‘Concierge’ service for renewables aims to bridge education deficit by brokering clean energy deals
Australia’s first renewables brokering service, Teho, aims to tie together the disparate industry threads of solar, batteries, EVs and renewable energy retailers and simplify the path towards renewables for everyday people. Pv magazine Australia spoke to the two brothers behind the business, Jonathan and David Green (yes, that really is their surname), about the gap in the market they seek to tap.
When David and Jonathan Green used the term ‘concierge’ to describe their start-up, Teho, the term caught me. With its regal undertones, it seemed like an odd fit for the solar-dominated renewable industries in Australia. The pair have had trouble communicating precisely what their start-up concept is, after finding the term “renewable energy broker” left most looking puzzled. Recontextualising familiar words into new industries, it seems, is no easy feat.
The more I ruminated on it though, the more the term concierge made sense – essentially Teho is looking to take the (renewable) reins, consulting with customers to find out about their needs and then delivering them a handful of retail options from the increasingly lucrative world of green energy.
“I think the industry is in a weird position where it’s super popular and people have heaps of information on it from their friends and family, but the growth of solar hasn’t been followed with information,” Jonathan Green tells pv magazine Australia. “It’s become mainstream but no one really knows what they’re doing.”
Having spent years working in the solar sector, Jonathan found most everyday Australians are eager to embrace renewables but remain put off by the industry’s novelty. “From a customer perspective, while working in solar for so long, I always ask customers why haven’t they done this before and they always go ‘it was too confusing, I didn’t know what I was doing, and I always put it in the ‘too hard’ basket.’”
The insight compelled him to join forces with his brother, David Green, to found Teho in 2020. Leaning into both his namesake and his experience of having ridden an automotive finance startup from the ground floor to its arrival at the top, David’s background made him a logical fit.
“If you go to the core reason of why we started it all in the first place, we saw an opportunity in the market to start an organisation that really led the education process when it comes to renewable energy,” David Green tells pv magazine Australia.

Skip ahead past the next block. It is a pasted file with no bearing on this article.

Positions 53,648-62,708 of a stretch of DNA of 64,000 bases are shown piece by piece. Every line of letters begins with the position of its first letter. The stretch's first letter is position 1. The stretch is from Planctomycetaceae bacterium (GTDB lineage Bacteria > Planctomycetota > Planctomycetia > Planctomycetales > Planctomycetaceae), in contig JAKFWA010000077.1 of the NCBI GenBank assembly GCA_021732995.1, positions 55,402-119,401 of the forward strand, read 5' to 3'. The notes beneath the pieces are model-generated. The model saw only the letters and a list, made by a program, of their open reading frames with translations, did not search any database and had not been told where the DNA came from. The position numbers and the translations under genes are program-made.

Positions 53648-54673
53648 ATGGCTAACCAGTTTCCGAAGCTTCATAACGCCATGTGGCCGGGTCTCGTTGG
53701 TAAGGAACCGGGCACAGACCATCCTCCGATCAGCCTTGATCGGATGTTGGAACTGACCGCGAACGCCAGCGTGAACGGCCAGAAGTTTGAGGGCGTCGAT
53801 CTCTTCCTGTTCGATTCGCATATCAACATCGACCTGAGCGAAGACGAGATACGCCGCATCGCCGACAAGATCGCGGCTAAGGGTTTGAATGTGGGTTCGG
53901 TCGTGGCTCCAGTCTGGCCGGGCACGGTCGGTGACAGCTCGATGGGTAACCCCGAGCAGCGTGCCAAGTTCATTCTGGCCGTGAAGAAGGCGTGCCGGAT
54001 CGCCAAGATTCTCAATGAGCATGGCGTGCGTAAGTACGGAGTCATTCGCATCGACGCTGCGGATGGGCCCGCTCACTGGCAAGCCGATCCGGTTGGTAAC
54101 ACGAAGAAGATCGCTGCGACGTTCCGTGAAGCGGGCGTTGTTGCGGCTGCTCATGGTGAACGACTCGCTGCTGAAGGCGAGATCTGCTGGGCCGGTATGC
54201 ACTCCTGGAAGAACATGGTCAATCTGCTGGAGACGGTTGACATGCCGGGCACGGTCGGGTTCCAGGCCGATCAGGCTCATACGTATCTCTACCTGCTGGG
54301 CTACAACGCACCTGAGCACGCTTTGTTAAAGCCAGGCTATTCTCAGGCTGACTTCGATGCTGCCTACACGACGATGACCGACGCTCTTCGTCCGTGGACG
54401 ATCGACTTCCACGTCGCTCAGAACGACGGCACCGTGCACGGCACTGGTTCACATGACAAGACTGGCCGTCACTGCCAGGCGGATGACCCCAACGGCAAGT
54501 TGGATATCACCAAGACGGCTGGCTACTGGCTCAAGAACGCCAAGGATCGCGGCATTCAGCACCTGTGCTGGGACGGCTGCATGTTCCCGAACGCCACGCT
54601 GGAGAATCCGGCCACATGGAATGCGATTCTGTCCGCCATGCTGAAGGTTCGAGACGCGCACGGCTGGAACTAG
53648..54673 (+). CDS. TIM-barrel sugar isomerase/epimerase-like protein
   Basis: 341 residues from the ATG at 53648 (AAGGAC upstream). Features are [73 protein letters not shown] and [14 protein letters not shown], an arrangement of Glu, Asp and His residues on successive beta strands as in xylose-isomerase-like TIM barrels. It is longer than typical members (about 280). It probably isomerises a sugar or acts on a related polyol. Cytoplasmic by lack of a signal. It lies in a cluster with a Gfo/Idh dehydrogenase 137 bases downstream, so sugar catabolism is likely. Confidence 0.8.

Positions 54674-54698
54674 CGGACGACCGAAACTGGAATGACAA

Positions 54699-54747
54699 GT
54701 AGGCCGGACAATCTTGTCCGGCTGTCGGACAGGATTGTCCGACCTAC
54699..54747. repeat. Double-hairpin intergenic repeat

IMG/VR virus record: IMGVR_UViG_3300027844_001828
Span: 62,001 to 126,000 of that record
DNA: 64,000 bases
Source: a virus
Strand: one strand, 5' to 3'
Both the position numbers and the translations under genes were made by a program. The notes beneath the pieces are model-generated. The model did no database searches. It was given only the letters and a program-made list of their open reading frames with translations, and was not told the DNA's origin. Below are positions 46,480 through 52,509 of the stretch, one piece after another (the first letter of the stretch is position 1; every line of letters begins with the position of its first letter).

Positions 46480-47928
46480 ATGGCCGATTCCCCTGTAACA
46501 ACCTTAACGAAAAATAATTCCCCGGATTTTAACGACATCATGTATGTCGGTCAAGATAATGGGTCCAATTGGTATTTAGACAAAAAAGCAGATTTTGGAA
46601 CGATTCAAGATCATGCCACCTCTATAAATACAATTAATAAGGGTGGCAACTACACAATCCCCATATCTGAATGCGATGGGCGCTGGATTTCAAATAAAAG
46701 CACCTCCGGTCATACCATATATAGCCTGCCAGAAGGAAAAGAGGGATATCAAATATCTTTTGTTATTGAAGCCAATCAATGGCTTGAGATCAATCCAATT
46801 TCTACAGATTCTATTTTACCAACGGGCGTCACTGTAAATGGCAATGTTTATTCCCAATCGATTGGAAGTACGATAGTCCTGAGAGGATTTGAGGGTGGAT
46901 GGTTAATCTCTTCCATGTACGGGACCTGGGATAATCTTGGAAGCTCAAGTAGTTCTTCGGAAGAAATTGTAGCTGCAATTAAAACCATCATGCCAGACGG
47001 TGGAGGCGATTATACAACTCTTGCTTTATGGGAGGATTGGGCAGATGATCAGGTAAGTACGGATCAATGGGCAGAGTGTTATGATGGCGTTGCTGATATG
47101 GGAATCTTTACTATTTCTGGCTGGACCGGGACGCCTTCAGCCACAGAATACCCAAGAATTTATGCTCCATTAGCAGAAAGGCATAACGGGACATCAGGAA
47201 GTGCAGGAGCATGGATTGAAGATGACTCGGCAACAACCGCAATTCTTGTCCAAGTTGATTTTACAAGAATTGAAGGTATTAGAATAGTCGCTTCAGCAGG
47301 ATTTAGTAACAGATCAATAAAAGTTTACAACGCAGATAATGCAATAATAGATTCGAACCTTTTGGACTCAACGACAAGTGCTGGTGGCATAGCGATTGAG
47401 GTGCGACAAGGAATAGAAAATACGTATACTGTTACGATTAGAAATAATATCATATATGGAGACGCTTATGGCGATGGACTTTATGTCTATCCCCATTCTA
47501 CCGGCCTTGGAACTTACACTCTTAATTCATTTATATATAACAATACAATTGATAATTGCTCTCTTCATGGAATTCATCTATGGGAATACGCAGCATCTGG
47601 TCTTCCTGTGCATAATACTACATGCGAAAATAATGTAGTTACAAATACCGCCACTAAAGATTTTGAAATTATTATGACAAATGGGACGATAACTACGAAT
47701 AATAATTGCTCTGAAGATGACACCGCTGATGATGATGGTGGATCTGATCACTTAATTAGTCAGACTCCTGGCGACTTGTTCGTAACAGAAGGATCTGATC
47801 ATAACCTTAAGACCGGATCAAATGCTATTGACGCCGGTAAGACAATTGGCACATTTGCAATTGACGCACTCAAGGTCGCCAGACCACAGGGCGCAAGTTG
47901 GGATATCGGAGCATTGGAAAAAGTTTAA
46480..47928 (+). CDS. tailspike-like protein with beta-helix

“We were looking at the industry as a whole and no one did everything.”
How it works
Basically, Teho is situating itself as a middleman – sitting between customers who wants to invest in renewable energy – be it installing solar panels, a battery, purchasing an EV or just finding a clean retailer – and the retailers who provide those products.
At the heart of Teho’s service is its internal Customer Relationship Management (CRM) platform, which the brothers have lovingly developed over the past year and named Doug. The platform essentially stores all the product and plan information, allowing Teho to give its customers a range of company comparisons on the spot.
The offering, according to the Green brothers, benefits customer and retailer alike. For customers, the process is simplified – perhaps they want solar panels today but are cognisant of the fact their family car will probably soon be replaced with an EV. Teho finds systems that would be big enough to cater to EV charging needs, streamlining integration.
On the other end of the deal are retailers. The brothers say their helpful service to product-providers is bringing in customers, alleviating marketing battles.
Of course, all advice comes at a cost. With Teho, the Green brothers have chosen to make retailers rather than customers foot the bill.
Since Teho negotiates directly with retailers, bargaining a lower price with the promise of more customers, the brother’s are adamant the cost for the end customer remains the same. “It’s build into the price, so there’s no fixed fee per se,” Jonathan says.
How the startup is going about finding retailers to work with has come, in large part, from speaking to manufacturers directly and seeing who their best retailers are. “A lot of it comes through word of mouth,” David says. The brothers are taking what they describe as a “qualitative approach,” partnering with retailers who they believe share similar values (following an in-house audit).
So far, Teho has around 20 solar retail partners, hundreds of EV and hybrid dealerships (thanks to David’s history in cars) and a handful of EV charger partners. “We’ve got enough, but we certainly want more,” Jonathan says.
Based in Sydney themselves, many of Teho’s partners are from New South Wales. Retailers from other states are now the company’s focus as it sets about expanding to other states.